• Plan outdoor events so that the baby is kept indoors as much as possible between 11am and 3pm.
  • When babies are outdoors, keep them in the shade as much as possible. Use an umbrella to protect your child while they are in their pram or buggy.
  • Apply sunscreen to small areas of skin that cannot be protected with clothing, such as your baby’s face and hands.

Should I put sunscreen on my baby?

Keep your baby out of the sun and protected with clothes, hats and shade. Then you only need to use sunscreen on the areas of skin that are not protected by clothing.

If possible, use a sunscreen that is made especially for babies and children. And always patch test the sunscreen on your baby’s skin before you use it. Some babies may get skin irritation from sunscreen.

The truth about sunshine

Our skin is always exposed to the sun’s ultraviolet (UV) radiation, it is when our unprotected skin is exposed to higher levels of the radiation that we need to take care. Children often spend more time outdoors and need more UV protection than adults.

Sunlight is composed of infra-red, visible and ultraviolet light. While we need some exposure to create the necessary vitamin D, which in turn helps the body absorb calcium and phosphorus, it is the ultraviolet radiation that is harmful to us.

Ultraviolet light consists of UVA (ultraviolet radiation A) and UVB (ultraviolet radiation B).

UVB– makes the skin star producing pigmentation and become thicker, but also burns and is harmful to skin and eyes. The radiation varies, depending on how high the sun is in the sky.

UVA – darkens the pigmentation made by UVB radiation, but high-exposure ages the skin and can cause skin cancer.

Be aware that UV radiation is not filtered away by window glass, so be careful when letting a child or baby sleep or play unprotected by a window.

Let’s hope this great weather continues long enough to become sunscreen experts!


Anita Malzone had her first child Max six months ago. She was determined to do everything to succeed at breastfeeding him.  Friends of hers had struggled with cracked nipples, isolation, inadequate supply and poor latch causing them to reluctantly give up and offer bottles instead.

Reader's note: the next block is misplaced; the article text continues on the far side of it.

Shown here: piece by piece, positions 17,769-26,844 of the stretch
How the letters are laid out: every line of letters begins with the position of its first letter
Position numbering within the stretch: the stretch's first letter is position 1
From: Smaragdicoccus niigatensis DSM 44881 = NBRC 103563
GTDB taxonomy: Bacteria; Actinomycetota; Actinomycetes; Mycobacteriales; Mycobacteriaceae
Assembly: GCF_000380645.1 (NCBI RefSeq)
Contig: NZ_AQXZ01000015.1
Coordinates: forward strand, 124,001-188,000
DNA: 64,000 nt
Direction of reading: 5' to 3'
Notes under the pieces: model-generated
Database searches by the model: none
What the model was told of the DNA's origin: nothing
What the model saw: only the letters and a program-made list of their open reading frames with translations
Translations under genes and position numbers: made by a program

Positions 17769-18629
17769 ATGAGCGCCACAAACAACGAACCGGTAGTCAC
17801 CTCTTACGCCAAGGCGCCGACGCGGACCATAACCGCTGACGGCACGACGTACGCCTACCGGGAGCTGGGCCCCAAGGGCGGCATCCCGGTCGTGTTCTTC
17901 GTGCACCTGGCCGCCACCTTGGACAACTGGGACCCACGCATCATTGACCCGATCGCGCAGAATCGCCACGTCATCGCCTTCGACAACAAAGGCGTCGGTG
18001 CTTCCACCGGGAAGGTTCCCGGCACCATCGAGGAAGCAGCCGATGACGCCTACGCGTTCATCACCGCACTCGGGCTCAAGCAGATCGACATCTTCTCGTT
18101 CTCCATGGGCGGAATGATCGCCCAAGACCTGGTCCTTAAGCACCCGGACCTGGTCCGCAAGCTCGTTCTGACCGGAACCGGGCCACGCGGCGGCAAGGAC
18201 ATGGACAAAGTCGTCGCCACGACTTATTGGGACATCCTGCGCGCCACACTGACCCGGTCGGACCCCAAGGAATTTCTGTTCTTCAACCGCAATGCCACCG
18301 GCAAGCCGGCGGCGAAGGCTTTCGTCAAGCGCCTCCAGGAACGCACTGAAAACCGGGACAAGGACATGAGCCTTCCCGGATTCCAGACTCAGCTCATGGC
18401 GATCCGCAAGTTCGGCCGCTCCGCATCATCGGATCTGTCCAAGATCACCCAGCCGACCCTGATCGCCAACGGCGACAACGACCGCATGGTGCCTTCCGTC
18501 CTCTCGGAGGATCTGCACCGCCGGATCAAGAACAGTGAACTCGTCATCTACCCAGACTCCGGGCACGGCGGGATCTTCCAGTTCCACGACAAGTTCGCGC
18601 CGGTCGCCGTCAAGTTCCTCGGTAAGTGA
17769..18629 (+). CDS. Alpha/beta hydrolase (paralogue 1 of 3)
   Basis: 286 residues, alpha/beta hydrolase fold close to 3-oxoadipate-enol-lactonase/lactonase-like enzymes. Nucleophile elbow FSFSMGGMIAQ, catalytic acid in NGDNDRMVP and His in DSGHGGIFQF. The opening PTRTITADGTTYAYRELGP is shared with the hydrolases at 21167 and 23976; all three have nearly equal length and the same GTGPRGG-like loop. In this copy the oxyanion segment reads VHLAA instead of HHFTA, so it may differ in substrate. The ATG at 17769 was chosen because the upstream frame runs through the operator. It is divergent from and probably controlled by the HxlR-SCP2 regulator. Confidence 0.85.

For Anita, the key to a different experience was the right support which she sought out while pregnant. I met up with her today at the Breastfeeding Support Group.

“I really wanted to breastfeed. I was quite determined it would happen. I linked in on the Cuidiu website before I had Max to see what support was available. Friends had given up for different reasons and I was secretly hoping this wouldn’t happen to me. “

Anita is still feeding Max but admits that the early days were tough; “I went through it all and if you can get yourself to that point and past it you’re on the home stretch. It’s a matter of hanging in there and getting support.”

She attends the Breastfeeding support group which runs every Wednesday in the home of a Cuidiu Breastfeeding Counsellor.

Iseult Ni Dhomhnaill Clark qualified as a Breastfeeding Counsellor last month and believes that expectant Mum’s don’t get enough exposure to women breastfeeding. She would encourage anyone hoping to breastfeed to come to a meeting before having their baby.  “The meetings can help to normalise it and provide little bits of information that can be useful when baby arrives. It can be a couple of weeks before Mum’s get out and this information can be vital in the early days.”

The meetings are a great way to breastfeed comfortably while also socialising. Anita says they have been “brilliant, on so many different levels.” “The fact that people are breastfeeding in front of each other is very natural and normal and I have received very helpful yet gentle advice from other Mums and counsellors.

If you are an expectant Mum, a new Mum or someone who has been breastfeeding for a while, you will find the meetings beneficial and the very welcoming.

The group takes place every Wednesday and further information can be found here.

With no car, entertaining children on a rainy day can be a challenge.  Play groups, friends houses, panda play cafe and gymnastics are all out for me because of distance.  As a once off, you can put a lot of effort into doing fun activities at home. The recent unprecedented days of streaming rain this Spring however call for extra effort and here are a few ideas to ensure home stays a sweet place to be all day.


Butter biscuits can be made with simple ingredients likely to be in your cupboard.  The smell of the delicious baking makes for a warming aroma on a rainy day. For something a bit healthier you could make California maki rolls. They include nori sheets, rice and what ever fillings you want. The sticky rice and filling and rolling of the nori are a novelty that will make the kids forget about the rain outside.

Art and crafts